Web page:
Farm and Home Biosecurity
Consumer/General Public and Livestock/Row Crop Producer
West Nile Virus
West Nile (W-N) virus has emerged in recent years in
temperate regions of Europe and North America, presenting a threat to public,
equine, and animal health. The most serious manifestation of W-N virus infection
is fatal encephalitis (inflammation of the brain) in humans and horses, as well
as mortality in certain domestic and wild birds.
West Nile virus was first isolated from a febrile
(feverish) adult woman in the West Nile District of Uganda in 1937. The ecology
was characterized in Egypt in the 1950s. The virus became recognized as a cause
of severe human meningoencephalitis (inflammation of the spinal cord and brain)
in elderly patients during an outbreak in Israel in 1957.
Equine disease was first noted in Egypt and France in the
early 1960s. The appearance of W-N virus in North America in 1999, with
encephalitis reported in humans and horses, may be an important milestone in the
evolving history of this virus.
Persons become infected from the bite of mosquitoes
infected with West Nile virus. Mosquitoes become infected when they feed on
infected birds, which may circulate the virus in their blood for a few days.
Infected mosquitoes can then transmit West Nile virus to humans and animals
while biting to take blood. The virus is located in the mosquito's salivary glands. During blood feeding, the virus may be
injected into the animal or human, where it may multiply, possibly causing
Human illness from West Nile virus remains rare in areas
where it has been reported, and the chance that any one person is going to
become ill from a mosquito bite is low.
year WNV has been detected over a much wider range-likely spread by migrating
birds and by transport of materials such as used tires that harbor infected
mosquitoes. By mid-October 2001 WNV had been confirmed in 27 states in the US,
from the Northeast and mid-Atlantic regions to the Mid-West and along the Gulf
Coast as well as in Washington D.C and southern Canada (in Alabama, Arkansas,
Connecticut, Delaware, Florida, Georgia, Illinois, Indiana, Iowa, Kentucky,
Louisiana, Maine, Maryland, Massachusetts, Michigan, Mississippi, Missouri, New
Hampshire, New Jersey, New York, North Carolina, Ohio, Pennsylvania, Rhode
Island, Tennessee, Virginia, and Wisconsin).
WNV has already shown that it can survive winters in the Northeast US, there is
some question about how it will fare in harsher years. Concern is greater that
it will more easily become permanently established in the milder sections of the
in the Gulf Coast States.
spread of WNV is tracked by surveillance of mosquitoes and sentinel birds.
Crows have become the primary sentinel species because they seem to be
particularly susceptible to WNV-caused fatalities. The numbers and locations of
dead crows are closely monitored and some are tested for the disease. Since WNV is primarily transmitted between birds and mosquitoes (with mammals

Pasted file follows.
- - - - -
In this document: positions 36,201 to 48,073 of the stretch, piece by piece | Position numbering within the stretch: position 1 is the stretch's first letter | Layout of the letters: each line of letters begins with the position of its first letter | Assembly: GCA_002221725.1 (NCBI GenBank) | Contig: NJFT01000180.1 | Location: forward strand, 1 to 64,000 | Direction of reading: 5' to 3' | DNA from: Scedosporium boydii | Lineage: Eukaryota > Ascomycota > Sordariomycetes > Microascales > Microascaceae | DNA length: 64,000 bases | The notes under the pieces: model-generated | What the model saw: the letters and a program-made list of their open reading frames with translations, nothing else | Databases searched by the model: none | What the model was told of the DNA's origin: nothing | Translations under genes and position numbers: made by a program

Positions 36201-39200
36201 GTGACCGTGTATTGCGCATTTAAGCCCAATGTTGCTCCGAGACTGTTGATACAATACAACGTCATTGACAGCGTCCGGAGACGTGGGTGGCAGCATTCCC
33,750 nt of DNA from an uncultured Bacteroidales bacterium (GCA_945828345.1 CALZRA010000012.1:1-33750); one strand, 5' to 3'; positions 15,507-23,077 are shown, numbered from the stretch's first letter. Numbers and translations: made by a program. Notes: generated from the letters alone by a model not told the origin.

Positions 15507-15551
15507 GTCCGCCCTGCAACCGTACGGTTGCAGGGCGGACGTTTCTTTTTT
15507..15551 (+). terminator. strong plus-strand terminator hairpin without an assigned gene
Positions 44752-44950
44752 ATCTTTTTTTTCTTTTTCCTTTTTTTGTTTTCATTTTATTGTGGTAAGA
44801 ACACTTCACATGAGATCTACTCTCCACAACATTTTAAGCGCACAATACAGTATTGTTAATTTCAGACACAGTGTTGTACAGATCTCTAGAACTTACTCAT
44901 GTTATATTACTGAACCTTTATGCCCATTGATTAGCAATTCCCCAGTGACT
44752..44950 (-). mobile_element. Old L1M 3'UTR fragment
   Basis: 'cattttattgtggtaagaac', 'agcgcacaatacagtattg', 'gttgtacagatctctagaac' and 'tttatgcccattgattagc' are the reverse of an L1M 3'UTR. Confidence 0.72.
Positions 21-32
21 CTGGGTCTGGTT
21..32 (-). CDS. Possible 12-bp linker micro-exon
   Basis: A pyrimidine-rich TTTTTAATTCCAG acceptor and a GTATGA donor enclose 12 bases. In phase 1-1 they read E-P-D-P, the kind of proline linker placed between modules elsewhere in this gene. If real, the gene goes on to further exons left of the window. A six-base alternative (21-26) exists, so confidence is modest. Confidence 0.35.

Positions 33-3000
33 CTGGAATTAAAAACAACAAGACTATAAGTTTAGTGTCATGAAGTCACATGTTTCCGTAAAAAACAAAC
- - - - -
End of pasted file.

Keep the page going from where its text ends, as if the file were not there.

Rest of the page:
only occasionally becoming infected if bitten by an infected mosquito), WNV-positive
birds are almost always detected in an area well before the disease presents a
risk to the local human population.
people now know that the virus hits many types of birds particularly hard and
that dead birds in a neighborhood may mean that mosquitoes carrying the virus
are in the area. Most of the time, the bird's death was not caused by the virus.
However, if you see a dead bird, you should tell your local or state health
department. They may choose to pick up and test the bird for the virus.
the most part, people are tested for WNV infection only if they are severely ill
with central nervous system infection (showing symptoms of encephalitis or
meningitis, often accompanied by muscle weakness, fever, headache and
disorientation). Or if they are participating
in one of the several epidemiological studies to determine such things as the
spread of WNV, percentage of people infected in "hotspot" localities,
and percentage of the infected who show mild flu-like symptoms or the more
results of tests for WNV infection are important to scientists and medical
doctors studying the disease, they are not particularly useful to the
individuals who don't feel well or who are concerned because they have been
bitten by a mosquito. This is because;
is no particular cure for West Nile Virus--so a sick person does not become
better off by being tested for WNV infection. (If you become seriously ill, you
should see your doctor, no matter what the cause of the illness. If you show
signs of WNV, you will be treated for relief of your symptoms.
(2) Being bitten
by a mosquito should not cause undue alarm because most mosquitoes are not
infected with WNV. Most of the people who are bitten by an infected mosquito are
protected by their immune system and will not get sick. A 1999 study in Queens,
NY found that about 30% of people infected reported minor "flu-like"
symptoms. Several studies have indicated that about 1 infected person in 150
becomes seriously ill. Older people are at higher risk for becoming ill, but
children are not in a higher risk group. During the past three years, 62 people
were hospitalized with WNV in the US in 1999 (7 died), 20 were hospitalized in
2000 (2 died) and,